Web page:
By Betsy Lewis, Social Media Contractor for the Children’s Advocacy Center of Jackson County

Everyone knows a dog is a boy’s best friend.

For my son — it was a cat.

The cat’s name was Spike. She was old and wise – an all-over soft gray color with a white chest and dainty white paws. As she grew older, she spent most of her time asleep on my son’s bed.

During a difficult time of his life, my son told me Spike was his best friend. He said she was the only one he could really talk to and that she listened with knowing eyes. He could pick her up, pet her and her purr was soft and soothing  — and it felt like love.

Science supports what pet lovers already know: Pets improve our lives.

CAC therapist, Catherine Zern, knows that pets can also be part of healing the trauma of child abuse. At the CAC, Fancy the therapy dog, does what comes naturally – loves the kids who come to the Center and is an integral part of their therapy.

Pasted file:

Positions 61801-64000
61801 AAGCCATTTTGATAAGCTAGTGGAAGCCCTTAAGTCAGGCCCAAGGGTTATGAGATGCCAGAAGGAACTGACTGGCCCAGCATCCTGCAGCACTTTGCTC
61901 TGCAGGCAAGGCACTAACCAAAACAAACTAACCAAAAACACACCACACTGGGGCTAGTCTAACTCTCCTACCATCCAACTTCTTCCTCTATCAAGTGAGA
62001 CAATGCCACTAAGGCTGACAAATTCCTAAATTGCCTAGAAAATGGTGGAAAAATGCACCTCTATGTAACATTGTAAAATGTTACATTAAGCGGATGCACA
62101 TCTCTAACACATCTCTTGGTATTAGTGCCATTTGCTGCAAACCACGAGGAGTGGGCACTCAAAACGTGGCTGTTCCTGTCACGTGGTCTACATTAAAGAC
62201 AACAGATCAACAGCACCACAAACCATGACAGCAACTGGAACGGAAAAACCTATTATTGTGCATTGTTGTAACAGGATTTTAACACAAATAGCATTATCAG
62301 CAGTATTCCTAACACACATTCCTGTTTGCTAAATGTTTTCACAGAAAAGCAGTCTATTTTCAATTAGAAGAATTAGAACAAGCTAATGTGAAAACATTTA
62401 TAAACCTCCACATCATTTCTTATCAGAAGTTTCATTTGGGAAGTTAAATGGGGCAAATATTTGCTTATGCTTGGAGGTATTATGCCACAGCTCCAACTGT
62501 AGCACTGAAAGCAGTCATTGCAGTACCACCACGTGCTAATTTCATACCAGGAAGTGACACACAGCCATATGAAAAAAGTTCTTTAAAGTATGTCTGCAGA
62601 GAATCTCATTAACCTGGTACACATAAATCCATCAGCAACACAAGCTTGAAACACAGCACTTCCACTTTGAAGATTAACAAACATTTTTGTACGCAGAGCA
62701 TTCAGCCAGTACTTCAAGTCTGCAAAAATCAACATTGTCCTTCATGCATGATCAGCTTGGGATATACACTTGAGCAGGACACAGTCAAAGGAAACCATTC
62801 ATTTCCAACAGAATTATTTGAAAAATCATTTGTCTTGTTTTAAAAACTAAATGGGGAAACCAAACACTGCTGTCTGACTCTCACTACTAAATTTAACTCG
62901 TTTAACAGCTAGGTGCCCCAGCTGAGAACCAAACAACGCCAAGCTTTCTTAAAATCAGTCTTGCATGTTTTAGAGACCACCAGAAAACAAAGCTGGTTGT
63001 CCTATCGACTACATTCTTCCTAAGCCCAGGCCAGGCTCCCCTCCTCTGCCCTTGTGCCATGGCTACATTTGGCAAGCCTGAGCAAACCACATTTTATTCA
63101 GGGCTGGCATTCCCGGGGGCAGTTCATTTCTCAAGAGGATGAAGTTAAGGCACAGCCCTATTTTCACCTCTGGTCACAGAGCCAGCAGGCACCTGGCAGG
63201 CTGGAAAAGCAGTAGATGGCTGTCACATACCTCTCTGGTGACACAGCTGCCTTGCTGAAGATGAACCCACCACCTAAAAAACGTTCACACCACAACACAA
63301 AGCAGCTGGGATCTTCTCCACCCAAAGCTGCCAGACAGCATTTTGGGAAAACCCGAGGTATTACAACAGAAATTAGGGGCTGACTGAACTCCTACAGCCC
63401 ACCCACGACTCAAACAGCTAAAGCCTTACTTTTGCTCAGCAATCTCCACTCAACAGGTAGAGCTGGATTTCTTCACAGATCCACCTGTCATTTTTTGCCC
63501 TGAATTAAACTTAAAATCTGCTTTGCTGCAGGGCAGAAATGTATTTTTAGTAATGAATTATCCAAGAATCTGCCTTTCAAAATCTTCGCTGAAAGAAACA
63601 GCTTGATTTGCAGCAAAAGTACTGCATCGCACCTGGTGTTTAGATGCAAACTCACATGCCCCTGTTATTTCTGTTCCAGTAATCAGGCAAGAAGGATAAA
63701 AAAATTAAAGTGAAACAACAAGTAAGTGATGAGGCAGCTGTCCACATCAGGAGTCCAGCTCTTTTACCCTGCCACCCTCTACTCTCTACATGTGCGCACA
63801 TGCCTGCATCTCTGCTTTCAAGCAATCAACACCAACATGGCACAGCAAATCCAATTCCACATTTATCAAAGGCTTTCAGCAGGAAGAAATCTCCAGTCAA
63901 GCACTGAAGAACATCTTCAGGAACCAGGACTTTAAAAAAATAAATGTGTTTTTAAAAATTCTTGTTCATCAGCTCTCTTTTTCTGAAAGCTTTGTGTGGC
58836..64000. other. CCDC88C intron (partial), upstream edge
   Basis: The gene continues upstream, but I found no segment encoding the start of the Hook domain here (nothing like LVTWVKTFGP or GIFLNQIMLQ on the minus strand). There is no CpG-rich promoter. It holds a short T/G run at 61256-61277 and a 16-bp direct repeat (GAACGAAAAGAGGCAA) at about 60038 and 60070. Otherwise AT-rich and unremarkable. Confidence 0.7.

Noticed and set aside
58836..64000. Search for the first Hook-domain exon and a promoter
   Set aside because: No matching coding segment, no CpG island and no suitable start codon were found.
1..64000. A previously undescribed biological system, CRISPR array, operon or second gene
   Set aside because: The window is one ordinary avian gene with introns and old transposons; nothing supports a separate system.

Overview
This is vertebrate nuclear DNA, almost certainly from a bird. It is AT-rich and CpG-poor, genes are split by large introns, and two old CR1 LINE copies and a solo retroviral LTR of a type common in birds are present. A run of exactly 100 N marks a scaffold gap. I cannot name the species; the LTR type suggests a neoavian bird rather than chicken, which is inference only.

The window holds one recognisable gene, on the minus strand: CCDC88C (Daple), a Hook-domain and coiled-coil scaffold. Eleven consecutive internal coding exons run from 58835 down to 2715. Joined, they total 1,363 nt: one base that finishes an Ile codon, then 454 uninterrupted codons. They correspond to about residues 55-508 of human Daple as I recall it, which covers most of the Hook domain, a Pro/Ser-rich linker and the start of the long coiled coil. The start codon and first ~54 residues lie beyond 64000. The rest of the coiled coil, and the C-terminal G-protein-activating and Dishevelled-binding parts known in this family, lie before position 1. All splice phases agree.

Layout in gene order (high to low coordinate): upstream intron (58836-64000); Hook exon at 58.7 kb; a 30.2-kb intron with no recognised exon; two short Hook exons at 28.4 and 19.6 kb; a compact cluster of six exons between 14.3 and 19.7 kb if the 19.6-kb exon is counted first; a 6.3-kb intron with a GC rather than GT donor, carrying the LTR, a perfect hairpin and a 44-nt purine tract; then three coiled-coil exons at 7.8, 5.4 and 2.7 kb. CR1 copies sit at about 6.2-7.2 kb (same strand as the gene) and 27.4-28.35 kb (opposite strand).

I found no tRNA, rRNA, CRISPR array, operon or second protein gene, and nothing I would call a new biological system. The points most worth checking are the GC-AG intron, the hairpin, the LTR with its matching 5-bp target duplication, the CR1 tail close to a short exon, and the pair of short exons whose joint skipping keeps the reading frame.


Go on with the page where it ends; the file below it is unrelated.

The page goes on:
According to Catherine, here are some of the reasons why pets help in healing:

When Spike died of very old age, we were all devastated – particularly my son. Wanting to honor the significance of Spike in our lives, I turned to pet portrait artist, Jennifer Eufusia. We hired her to paint a watercolor portrait of Spike.

My son and I met with Jennifer and shared pictures and told stories about Spike, so she would have an idea of how to portray her in the painting. My son described Spike as a “serious wise old lady”. I told stories of Spike’s youthful kitten days (before my son was born) and how she loved to nibble on rose petals. There were lots of tears and laughter.

A few weeks later, Jennifer came to our house to unveil the portrait. My son had created an altar space in our living room and we had made special things to eat. That afternoon we celebrated Spike’s life.

And here is the final portrait:

 

Spike with Roses, Watercolor by Jennifer Eufusia

 

Rest in Peace dear Spike. Thank you for all the blessings of your kitty-ness!